Why I’m Disappointed By Neil Gaiman’s “Trigger Warning”

Perhaps I’m just whingeing over semantics here, but I had to get this off my chest.

When I purchased the audiobook for Neil Gaiman’s book on short stories I was very excited. Not only am I a fan of Gaiman’s writing, I am also a big fan of his narration. His dulcet tones and faint English accent make him a perfect narrator.

I was preparing myself for another boring day of organizing charts upstairs at the dermatology clinic where I worked and I needed something to listen to in order to keep the monotony from reducing my brain to yogurt.

So I placed the charts on a table, plugged in my earbuds, and I began to listen.

Gaiman gave a perfect introduction into this collection, explaining how he’d come to discover the term “trigger warning.” He conceded that, while trigger warnings may be well intentioned, sometimes we need to read things that make us uncomfortable, that force us to ponder imponderable things, see the world in darker hues.

He warned us readers (or listeners in this case) that what we were about to read would likely disturb us.

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I listened for several hours, nearly finishing the book in it’s entirety during a single shift. It was interesting, imaginative, captivating, visceral, everything a book should be. However, there is one thing that it was not: triggering.

I loved the stories, loved the narration, but I kept listening with a growing sense of expectation. Is this the story that’s going to trigger me? Is this the story that’s going to challenge my preconceptions about life and put me on a 2001: A Space Odyssey styled journey to self-discovery?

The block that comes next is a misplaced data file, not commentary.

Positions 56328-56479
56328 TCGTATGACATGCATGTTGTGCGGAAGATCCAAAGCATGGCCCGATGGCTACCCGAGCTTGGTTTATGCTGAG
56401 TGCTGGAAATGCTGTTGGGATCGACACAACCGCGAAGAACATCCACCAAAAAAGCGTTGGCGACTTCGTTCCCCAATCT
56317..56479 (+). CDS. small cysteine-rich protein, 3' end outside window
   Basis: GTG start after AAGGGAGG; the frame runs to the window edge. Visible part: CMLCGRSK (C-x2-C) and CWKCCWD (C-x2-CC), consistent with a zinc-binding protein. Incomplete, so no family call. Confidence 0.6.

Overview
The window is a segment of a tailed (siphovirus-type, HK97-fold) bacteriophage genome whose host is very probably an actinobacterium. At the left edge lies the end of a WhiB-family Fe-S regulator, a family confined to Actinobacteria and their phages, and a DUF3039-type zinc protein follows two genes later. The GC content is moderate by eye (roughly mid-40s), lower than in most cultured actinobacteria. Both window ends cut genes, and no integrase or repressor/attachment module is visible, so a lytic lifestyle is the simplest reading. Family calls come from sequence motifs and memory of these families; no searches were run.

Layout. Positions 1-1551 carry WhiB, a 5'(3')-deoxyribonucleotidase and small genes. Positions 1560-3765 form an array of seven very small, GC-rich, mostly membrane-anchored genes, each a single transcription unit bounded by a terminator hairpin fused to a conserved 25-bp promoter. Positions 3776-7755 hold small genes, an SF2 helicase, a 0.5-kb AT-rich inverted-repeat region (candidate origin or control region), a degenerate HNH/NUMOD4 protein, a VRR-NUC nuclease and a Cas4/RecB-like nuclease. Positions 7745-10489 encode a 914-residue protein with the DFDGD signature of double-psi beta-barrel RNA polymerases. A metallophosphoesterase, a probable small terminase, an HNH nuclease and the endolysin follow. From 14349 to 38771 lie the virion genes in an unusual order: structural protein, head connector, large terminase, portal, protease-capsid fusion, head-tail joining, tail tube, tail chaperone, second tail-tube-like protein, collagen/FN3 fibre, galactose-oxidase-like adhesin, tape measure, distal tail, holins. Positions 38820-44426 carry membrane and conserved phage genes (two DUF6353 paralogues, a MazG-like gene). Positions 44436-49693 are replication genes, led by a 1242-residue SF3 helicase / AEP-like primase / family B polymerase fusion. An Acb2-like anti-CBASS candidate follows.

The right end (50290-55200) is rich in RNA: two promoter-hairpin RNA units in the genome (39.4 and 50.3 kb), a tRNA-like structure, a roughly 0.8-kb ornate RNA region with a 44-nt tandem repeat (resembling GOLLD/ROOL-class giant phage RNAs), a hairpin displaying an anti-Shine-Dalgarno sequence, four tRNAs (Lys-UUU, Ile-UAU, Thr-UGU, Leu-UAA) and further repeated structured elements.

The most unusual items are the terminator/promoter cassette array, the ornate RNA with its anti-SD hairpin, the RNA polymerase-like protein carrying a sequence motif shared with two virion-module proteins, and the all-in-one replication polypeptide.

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The answer to that would be a nope.

Again, I loved the stories, in fact I consider this the best short-story collection I’ve ever read.

But with a title like Trigger Warning you expect something a little more…triggering. That’s not to say they weren’t disturbing. There are stories with murder, revenge, cannibalism, monsters, stalking, etc. They’re horrifying and dark with lovely twists and turns, but nothing I wasn’t expecting from something written by Gaiman.

And they were not what I was advertised.

Now, it’s not Gaiman’s responsibility to make sure that I, specifically, have all of my desires met. He is perfectly entitled to write what he wants and I believe he he does an excellent job of it.

However, let me explain why I was a bit disappointed.

There has, I think, been a shortage of books and stories in recent years that truly push the envelope. Books and stories that challenge ideas and behaviors that we see routinely in our day-to-day lives.

In our new easily-offended world there are any number of taboo subjects that deserve to be explored, but it would seem as if  no one has the nerve to tackle them in a literary capacity in a long while, lest someone get their grandma panties in a wad.

I was hoping that Gaiman, in his uniquely stylized way, would touch upon such subjects or, at least, ignore the restraints that these perpetually offended people insist writers use. Nonetheless, there wasn’t much in his book that would truly “trigger” someone, provided that person doesn’t live in a perpetual state of duress.

I just wanted something a little more challenging. I wanted Gaiman to approach the likes of Lovecraft or King and throw down the gauntlet, saying, “No, gentlemen, this is scary.”